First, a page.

Since August 2015 it has been possible, in your French will, to adopt the inheritance rules of your country of nationality. This means if you are from the UK then you can adopt UK inheritance rules and leave your estate to whoever you wish. However, it is important to note this applies to inheritance rules not tax, French inheritance tax will still apply. I think this change in legislation will be of particular importance to people in second marriages with children from previous relationships and maybe from the current relationship also. For some reason, the UK and Ireland have chosen not to sign up to this change, which means if you are from the EU and living in the UK your estate will be subject to UK inheritance rules and tax.
Inheritance Tax Rates:
In the UK, the first 325,000 GBP of a person’s estate is free of inheritance tax. From the tax year 2017/18 if you have a family home that will pass directly to your children, then an additional allowance of 100,000 GBP will apply, rising to 175,000 GBP by 2020. This means that by 2020, married couples and those in civil partnerships with a family home to pass to children, could pass a total of 1m GBP free of inheritance tax. Inheritance tax in the UK is 40% of everything above your allowance.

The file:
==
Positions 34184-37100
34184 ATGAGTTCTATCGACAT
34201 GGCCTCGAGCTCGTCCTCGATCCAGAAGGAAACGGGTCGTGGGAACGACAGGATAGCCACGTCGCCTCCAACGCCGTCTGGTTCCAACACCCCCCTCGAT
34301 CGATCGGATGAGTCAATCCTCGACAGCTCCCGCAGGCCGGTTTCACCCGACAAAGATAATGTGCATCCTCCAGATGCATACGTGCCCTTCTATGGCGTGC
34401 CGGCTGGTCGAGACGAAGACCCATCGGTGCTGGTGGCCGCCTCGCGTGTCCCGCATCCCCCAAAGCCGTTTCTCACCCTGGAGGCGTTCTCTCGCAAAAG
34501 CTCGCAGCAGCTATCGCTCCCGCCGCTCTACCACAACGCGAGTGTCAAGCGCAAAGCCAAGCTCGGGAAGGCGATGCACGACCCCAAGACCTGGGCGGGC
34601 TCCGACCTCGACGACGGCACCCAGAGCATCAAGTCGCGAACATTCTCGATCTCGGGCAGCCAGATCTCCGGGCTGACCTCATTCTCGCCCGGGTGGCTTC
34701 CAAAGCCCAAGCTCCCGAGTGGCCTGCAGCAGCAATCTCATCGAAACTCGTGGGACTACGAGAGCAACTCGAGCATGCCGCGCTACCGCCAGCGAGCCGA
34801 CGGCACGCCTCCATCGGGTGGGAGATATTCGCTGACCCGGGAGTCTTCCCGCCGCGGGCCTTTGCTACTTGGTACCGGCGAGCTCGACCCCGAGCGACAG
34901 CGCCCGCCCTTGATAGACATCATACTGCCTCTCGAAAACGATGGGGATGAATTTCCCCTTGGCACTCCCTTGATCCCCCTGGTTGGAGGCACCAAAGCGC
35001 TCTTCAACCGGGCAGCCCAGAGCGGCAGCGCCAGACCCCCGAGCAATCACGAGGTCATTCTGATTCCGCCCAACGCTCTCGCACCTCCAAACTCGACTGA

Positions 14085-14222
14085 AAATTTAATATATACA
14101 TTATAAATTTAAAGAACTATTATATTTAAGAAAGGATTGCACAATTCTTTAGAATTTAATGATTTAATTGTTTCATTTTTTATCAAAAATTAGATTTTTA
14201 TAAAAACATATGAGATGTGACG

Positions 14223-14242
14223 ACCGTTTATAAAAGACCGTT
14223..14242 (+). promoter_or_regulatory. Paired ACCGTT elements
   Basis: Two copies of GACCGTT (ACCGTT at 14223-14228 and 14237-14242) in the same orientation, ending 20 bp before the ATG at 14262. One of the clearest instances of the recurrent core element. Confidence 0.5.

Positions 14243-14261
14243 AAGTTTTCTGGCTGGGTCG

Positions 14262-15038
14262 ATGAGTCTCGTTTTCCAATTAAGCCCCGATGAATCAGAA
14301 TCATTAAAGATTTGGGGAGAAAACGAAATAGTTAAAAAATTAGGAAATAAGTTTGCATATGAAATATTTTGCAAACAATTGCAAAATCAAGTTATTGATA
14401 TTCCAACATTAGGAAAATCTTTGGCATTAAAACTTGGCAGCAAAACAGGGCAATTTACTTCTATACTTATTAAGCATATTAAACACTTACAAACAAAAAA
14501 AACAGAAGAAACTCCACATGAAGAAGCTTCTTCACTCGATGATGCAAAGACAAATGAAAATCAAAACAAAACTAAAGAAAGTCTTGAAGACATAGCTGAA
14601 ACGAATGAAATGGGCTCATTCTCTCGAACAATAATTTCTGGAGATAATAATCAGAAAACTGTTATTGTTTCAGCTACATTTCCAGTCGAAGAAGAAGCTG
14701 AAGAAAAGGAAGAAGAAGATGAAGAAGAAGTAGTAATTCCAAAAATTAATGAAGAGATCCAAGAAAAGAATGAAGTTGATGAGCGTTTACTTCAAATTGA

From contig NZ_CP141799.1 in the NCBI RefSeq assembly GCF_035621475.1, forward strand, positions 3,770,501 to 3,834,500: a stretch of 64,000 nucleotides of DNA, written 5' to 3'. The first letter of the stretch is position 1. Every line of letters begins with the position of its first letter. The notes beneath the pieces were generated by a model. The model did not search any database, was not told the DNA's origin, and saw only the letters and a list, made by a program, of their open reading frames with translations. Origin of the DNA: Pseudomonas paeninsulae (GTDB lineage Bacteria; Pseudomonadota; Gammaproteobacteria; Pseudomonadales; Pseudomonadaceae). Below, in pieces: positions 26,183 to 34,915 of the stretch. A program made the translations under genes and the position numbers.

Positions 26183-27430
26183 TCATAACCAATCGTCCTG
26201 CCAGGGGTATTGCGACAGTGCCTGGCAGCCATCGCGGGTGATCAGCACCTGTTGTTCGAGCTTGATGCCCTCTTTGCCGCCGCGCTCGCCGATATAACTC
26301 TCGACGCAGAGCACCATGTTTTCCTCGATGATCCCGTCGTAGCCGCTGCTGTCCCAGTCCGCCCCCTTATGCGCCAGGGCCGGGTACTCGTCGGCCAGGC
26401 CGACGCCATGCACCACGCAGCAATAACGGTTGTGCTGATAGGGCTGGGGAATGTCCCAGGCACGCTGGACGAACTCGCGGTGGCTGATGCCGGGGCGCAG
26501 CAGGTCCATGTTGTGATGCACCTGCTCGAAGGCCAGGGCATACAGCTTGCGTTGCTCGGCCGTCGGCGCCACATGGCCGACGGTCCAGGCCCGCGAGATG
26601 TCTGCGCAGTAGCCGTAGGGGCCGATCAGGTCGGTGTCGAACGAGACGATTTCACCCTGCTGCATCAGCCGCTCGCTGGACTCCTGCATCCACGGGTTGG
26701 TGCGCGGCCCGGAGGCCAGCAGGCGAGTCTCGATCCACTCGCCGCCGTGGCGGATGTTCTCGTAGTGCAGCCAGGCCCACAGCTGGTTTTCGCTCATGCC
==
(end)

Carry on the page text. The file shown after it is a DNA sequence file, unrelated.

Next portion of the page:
In France, each person can leave 100,000 Euro to each of their children free of inheritance tax. Above this there is a sliding scale starting at 5% and rising to 45%. However as a guide, between 15,932 Euro and 552,324 Euro, the rate payable by the beneficiary is 20%.
For siblings, the first 15,932 Euro of what you leave them is free of inheritance tax, then they pay 35% on the next 24,430 Euro and 45% on everything else
Nieces and nephews can have just 7,967 Euro free of tax then pay a whopping 55% on the rest.
Everyone else (including non-married partners) can inherit a measly 1,594 Euro free of tax and will pay a massive 60% on amounts above this.
An important tax planning tool is the Assurance Vie. Providing it is set up before age 70, you can name beneficiaries and each beneficiary can inherit 152,500 Euro free of inheritance tax, amounts between 152,500 Euro and 852,500 Euro will be taxed at 20% and anything over this at 31.5%. As you can imagine, this could make a huge tax saving, especially for non-married partners, nieces, nephews and beneficiaries not related to you, with potential tax savings of up to 60%. The great thing is, it remains your money until you die which means you have full access if you need it, unlike when you put money in a trust in the UK to try and reduce your inheritance tax liability. In addition, it is the nearest thing the French have to an ISA as your money grows tax free.